We note, as a preliminary matter, that even if Mr. Jacobs is barred for other purposes from raising the issue of whether the district court at his resentencing applied the appropriate marijuana equivalency for the relevant methamphetamine, we may consider whether the district court's action amounted to plain error. See, e.g., United States v. Morris, 18 F.3d 562, 565-66 (8th Cir. 1994), and United States v. Jennings, 12 F.3d 836, 838-40 (8th Cir. 1994); see also United States v. Ryan, 41 F.3d 361, 366 (8th Cir. 1994) (en banc), cert. denied, 514 U.S. 1082, 115 S. Ct. 1793, 131 L. Ed. 2d 721 (1995).

Mr. Jacobs argues that the district court at his resentencing committed plain error by failing to require the government to prove what type of methamphetamine was involved in his offense. The district court at Mr. Jacobs's resentencing, however, did not address the question of which type of methamphetamine was involved in his offense (and thus which marijuana equivalency was appropriate). Rather, the district court at Mr. Jacobs's resentencing merely adopted as its "findings of fact [in that respect] the sentencing guideline calculation [ ]" in the original presentence report on Mr. Jacobs.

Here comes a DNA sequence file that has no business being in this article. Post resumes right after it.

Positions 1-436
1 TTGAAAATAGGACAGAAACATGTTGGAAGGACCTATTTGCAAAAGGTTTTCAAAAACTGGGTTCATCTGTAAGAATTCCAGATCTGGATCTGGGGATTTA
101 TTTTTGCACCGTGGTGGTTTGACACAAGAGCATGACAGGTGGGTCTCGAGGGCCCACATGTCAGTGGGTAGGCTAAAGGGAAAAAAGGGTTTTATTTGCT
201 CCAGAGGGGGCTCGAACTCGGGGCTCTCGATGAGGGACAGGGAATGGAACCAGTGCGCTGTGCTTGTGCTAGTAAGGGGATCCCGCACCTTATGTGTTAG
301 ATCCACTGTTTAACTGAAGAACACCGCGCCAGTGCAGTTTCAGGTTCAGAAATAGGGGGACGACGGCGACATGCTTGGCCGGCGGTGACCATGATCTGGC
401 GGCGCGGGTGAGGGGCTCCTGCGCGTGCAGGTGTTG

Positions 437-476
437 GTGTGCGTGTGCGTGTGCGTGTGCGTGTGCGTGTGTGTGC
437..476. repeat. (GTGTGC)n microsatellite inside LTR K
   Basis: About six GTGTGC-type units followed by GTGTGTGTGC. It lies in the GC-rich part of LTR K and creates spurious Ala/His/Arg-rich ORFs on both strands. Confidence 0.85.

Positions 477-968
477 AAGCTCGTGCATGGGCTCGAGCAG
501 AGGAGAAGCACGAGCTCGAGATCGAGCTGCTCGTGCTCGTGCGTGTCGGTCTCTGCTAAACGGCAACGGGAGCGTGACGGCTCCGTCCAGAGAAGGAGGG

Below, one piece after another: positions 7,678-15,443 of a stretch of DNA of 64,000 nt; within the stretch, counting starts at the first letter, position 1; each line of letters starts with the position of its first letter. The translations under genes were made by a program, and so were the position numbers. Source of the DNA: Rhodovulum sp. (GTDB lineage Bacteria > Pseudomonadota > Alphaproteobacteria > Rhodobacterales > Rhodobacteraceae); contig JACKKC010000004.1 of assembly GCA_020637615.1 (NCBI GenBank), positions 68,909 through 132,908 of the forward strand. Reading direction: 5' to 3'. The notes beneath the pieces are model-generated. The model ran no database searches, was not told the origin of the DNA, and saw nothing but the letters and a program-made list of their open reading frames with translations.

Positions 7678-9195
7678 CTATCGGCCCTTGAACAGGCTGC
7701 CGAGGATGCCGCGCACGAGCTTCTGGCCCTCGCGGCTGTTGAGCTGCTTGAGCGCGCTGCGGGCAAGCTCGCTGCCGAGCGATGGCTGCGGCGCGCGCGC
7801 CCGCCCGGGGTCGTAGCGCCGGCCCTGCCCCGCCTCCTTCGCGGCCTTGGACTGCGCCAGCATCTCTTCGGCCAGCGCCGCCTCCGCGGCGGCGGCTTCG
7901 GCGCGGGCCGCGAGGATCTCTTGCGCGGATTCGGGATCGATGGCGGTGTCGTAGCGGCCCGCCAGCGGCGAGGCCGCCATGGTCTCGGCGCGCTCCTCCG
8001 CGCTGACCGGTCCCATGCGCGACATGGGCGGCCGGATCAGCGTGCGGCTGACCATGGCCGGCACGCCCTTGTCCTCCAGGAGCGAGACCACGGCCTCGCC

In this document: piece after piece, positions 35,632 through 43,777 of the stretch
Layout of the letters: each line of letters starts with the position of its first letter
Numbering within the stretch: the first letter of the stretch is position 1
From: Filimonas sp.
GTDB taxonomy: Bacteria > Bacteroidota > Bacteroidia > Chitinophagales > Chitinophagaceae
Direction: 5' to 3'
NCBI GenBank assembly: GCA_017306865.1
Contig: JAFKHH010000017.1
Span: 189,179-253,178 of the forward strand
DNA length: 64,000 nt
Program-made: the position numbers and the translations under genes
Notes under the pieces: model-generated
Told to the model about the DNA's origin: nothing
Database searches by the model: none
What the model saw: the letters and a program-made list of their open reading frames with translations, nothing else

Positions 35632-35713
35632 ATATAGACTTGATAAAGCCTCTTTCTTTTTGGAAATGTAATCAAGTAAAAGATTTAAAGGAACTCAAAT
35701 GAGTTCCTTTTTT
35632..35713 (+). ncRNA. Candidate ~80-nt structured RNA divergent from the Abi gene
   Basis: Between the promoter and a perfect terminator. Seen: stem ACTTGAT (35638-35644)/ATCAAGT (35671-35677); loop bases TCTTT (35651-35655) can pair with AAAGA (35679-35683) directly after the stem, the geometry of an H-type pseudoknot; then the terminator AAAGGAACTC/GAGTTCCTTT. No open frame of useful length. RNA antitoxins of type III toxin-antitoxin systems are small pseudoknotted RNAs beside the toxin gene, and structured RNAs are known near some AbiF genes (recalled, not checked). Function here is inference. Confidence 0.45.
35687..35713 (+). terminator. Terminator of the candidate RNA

That report applies the higher marijuana equivalency in considering the amount of methamphetamine for which Mr. Jacobs is responsible; there is no discussion, or even mention, of the potentially applicable lower marijuana equivalency. It appears, then, by extension, that what Mr. Jacobs is actually arguing is that the district court at his resentencing committed plain error by adopting the calculation from his original presentence report.